Recently purchased a home in the winter and come to now find that the grading the yard is terrible.

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Recently purchased a home in the winter and come to now find that the grading the yard is terrible.

We purchased out first home for about $315,000 this past winter. In the spring and summer we’ve noticed the grading was terribly done this wasn’t disclosed. At even the lightest rain we have pools of water throughout the backyard for days on end. Our neighbor behind us is on a hill and all their spouts and sump pump point downhill towards our yard which adds to the issue. Is there something we can do for being unaware and undisclosed about this information? Regrade and sod will cost a fortune on our almost acre lot.

Asked on October 1, 2018 under Real Estate Law, Minnesota

Answers:

S.L,. Member, California Bar / FreeAdvice Contributing Attorney

Answered 2 years ago | Contributor

You can sue the seller for fraud.  Fraud is the intentional misrepresentation or nondisclosure of a material fact made with knowledge of its falsity and with the intent to induce your reliance upon which you justifiably relied to your detriment.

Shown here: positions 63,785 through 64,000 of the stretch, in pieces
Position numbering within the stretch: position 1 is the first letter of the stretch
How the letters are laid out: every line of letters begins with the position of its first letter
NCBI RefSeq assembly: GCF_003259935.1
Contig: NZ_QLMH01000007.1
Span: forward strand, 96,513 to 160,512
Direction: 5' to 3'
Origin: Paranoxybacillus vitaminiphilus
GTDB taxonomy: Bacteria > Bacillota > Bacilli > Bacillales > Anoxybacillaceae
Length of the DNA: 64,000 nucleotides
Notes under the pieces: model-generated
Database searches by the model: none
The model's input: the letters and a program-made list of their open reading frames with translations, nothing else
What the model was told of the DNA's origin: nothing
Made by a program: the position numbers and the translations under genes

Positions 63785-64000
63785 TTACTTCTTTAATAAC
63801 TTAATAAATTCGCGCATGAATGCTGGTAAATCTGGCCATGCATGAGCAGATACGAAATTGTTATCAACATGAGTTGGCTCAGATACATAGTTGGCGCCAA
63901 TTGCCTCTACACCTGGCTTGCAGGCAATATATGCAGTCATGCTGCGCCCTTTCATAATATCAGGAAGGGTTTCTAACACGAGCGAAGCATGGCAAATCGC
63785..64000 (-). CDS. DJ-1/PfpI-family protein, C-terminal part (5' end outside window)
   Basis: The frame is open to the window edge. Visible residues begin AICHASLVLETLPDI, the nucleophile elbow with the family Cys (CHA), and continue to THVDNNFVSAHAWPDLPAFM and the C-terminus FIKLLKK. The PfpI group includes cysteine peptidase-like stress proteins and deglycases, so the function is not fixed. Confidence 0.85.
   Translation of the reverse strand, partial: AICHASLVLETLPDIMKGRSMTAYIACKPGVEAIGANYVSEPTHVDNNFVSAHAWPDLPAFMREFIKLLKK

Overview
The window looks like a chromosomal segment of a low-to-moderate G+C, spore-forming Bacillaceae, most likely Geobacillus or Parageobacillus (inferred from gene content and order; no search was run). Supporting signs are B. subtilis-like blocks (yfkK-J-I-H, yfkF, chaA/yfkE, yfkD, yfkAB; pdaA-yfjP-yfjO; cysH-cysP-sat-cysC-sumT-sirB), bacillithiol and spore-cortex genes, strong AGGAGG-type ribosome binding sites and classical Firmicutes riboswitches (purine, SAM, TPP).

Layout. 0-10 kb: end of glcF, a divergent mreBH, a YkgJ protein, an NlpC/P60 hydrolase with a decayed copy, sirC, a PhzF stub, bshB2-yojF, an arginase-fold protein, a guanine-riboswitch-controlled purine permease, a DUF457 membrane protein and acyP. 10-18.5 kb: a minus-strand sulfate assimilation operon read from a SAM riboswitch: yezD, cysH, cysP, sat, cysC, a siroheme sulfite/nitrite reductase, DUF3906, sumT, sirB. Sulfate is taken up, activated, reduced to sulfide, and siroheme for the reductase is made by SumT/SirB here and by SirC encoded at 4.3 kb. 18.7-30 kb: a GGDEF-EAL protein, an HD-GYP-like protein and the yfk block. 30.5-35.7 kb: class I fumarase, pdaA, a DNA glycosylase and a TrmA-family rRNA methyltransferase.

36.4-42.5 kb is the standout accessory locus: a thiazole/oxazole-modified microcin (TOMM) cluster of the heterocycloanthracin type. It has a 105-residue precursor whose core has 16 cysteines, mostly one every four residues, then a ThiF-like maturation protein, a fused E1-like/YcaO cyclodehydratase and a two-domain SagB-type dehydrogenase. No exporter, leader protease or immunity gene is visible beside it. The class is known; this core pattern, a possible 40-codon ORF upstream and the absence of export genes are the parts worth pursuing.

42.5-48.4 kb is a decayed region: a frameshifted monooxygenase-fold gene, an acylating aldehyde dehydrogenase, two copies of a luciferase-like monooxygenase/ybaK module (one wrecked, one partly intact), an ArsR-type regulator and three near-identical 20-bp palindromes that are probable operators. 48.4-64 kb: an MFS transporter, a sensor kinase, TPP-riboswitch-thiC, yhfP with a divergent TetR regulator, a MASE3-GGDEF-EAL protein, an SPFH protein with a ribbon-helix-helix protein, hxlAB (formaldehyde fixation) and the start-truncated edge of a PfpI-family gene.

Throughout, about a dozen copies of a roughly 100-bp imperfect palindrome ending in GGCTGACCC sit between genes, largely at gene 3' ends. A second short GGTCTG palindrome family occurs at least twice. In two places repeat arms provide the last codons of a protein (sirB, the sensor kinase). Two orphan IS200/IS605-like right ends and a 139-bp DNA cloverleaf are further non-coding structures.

In other words, you would not have bought the house had you known of the flooding of the property.
Your damages (monetary compensation you are seeking in your lawsuit) for fraud against the seller would be either the benefit of the bargain or your out of pocket loss.
Benefit of the bargain means that a defrauded purchaser may recover the difference between the real and represented value of the property regardless of the fact that the actual loss suffered might have been less.
Out of pocket determination of damages for fraudulent misrepresentation permits recovery of the difference between the price paid and actual value of the property acquired.
You can sue the neighbor for nuisance which is an unreasonable interference with your use and enjoyment of the property.
Damages are an inadequate remedy for nuisance because the continuing problem with water from the neighbor's property would result in a multiplicity of lawsuits.  Damages are also inadequate because land is unique.
When damages are inadequate, your remedy is an injunction against your neighbor to stop the flow of water from his/her property.
You would file one lawsuit naming both the seller and neighbor as defendants.
 


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